Events | 活动

MCI hosts lunchtime seminars, early career researcher [ECR] workshops, book launches, and informal salons.

The University of Manchester is committed to academic independence and the freedom of speech. Recording events without the written consent of all participants is prohibited.

MCI events are usually held in the Lee Kai Hung Building at 178 Waterloo Place, a historic building on Oxford Road just north of the Manchester Museum. Due to COVID-19, however, all Autumn 2020 events will be held as online webinars.

Join our mailing list to be kept up to date with all MCI events and activities: mci@manchester.ac.uk

Upcoming events

Jingran Yu - A Better Experience, or a Better Investment? A Case Study of Chinese Students at a British Branch Campus in China [Early Career Researcher Workshop]

12:30 - 13:30 25 February 2021

With public higher education funding being repeatedly cut, UK universities have been extending their market within international students’ home countries through transnational education (TNE). Despite its growing presence and increasing importance, TNE has hitherto been an under-researched topic, particularly in China, the country hosting th..

Fuchsia Dunlop - A Taste of Kung Pao Chicken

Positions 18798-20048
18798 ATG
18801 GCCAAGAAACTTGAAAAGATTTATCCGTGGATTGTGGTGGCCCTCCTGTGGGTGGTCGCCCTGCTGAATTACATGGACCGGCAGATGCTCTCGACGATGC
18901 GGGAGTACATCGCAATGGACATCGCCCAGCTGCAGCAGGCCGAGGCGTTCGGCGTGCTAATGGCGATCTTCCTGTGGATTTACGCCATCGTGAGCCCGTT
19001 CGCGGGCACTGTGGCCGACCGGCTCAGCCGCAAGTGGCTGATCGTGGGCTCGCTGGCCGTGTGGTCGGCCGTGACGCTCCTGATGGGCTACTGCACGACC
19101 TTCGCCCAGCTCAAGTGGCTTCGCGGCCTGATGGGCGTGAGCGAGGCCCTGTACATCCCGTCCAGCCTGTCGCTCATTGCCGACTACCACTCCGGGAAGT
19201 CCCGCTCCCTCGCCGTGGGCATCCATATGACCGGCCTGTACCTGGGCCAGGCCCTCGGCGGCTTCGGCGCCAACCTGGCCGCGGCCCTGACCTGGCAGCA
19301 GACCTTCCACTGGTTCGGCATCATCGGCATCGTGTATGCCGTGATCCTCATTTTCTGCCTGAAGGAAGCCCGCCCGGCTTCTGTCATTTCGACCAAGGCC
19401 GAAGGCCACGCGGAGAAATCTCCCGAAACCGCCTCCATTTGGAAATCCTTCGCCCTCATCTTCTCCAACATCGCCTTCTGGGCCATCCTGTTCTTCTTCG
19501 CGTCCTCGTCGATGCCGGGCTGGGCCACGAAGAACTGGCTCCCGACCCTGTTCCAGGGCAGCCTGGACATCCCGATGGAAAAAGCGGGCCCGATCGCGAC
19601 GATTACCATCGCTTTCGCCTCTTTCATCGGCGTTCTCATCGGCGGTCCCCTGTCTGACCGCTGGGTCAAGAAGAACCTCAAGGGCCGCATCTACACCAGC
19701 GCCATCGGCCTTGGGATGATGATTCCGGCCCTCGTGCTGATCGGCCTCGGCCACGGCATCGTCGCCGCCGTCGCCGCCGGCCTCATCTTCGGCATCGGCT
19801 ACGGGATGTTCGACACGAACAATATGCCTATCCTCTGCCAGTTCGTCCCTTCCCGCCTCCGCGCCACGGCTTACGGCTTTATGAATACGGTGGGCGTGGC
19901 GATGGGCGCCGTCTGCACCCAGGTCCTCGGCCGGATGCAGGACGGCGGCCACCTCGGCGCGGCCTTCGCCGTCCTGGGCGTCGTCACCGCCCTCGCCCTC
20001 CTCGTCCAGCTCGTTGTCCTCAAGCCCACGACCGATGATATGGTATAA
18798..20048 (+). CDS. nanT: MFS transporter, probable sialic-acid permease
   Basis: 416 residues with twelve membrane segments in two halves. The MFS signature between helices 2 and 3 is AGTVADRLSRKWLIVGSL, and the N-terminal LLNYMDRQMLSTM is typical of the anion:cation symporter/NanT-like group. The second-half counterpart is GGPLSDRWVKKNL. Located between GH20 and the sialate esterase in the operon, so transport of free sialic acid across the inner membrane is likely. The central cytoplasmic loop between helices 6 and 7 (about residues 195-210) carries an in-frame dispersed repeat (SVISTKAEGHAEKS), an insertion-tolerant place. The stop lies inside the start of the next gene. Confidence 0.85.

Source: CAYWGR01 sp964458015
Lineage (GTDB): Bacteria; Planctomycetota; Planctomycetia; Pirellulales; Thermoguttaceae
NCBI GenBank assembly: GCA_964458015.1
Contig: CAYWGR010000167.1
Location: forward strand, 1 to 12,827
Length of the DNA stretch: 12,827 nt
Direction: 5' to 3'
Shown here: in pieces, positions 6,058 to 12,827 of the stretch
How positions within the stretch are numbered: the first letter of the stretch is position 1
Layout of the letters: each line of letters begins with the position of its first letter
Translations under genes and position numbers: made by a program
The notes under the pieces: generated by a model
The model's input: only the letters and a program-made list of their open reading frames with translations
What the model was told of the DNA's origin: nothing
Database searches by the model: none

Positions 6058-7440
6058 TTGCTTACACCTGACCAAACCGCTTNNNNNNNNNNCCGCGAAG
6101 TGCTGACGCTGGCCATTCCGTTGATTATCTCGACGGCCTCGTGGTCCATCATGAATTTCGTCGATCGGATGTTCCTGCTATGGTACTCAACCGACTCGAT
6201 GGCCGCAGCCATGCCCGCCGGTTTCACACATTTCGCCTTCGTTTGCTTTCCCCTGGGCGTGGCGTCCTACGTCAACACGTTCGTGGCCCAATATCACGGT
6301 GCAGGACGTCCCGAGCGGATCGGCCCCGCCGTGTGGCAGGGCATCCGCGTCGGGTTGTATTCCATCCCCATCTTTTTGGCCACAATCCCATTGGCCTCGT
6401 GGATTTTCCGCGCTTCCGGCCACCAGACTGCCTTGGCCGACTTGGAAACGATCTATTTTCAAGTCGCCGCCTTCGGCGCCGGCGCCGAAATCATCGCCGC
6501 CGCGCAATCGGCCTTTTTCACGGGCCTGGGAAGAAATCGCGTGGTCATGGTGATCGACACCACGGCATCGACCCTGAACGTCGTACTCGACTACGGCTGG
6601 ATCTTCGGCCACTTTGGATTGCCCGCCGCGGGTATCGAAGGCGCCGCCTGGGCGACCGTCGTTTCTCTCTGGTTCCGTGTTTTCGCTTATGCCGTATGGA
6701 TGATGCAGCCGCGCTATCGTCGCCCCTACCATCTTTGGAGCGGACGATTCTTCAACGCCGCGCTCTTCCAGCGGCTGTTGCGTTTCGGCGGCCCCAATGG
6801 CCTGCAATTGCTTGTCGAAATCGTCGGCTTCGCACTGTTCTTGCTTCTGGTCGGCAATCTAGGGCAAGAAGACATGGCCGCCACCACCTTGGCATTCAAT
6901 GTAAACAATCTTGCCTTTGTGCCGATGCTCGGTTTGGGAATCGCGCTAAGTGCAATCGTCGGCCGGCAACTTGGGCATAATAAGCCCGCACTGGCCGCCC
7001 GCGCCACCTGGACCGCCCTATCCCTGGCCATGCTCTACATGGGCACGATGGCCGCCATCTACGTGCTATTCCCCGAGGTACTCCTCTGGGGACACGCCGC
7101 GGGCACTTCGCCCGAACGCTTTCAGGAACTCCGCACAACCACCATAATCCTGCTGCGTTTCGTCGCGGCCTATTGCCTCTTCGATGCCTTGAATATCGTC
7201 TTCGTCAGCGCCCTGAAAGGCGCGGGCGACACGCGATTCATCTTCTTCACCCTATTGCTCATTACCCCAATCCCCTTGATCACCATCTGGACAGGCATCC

12:30 - 13:30 02 March 2021

Kung Pao or Gong Bao chicken is one of the best known Chinese dishes, almost universally adored and found on menus everywhere from state banquets in Beijing to the American fast-food chain Panda Express. It is even one of the dishes provided to Chinese astronauts on their voyages into space. But where does the dish actually come from, and what..

China and the World after Covid-19: A Conversation & Book Launch with Orville Schell

17:00 - 18:30 10 March 2021

This webinar will commence with a discussion of the legacies of China’s Cold War past in Chinese domestic and foreign policies today, before exploring the prospects for China’s relations with the world after Covid-19. Orville Schell has written ten nonfiction books about China and has written extensively about China for The New Yorker, T..

Tobias Ross - The Chinese Football Dream: How voluntarily-driven is China’s private football boom? [Early Career Researcher Workshop]

12:30 - 13:30 23 March 2021

Since initiating a set of large-scale reforms in the field of football at the highest political level in 2014, China is aiming to become a leading football nation by 2050. With a clear focus on a strong men’s national team, China’s professional football clubs should function as breeding grounds for local talent and a driver of a still comp..

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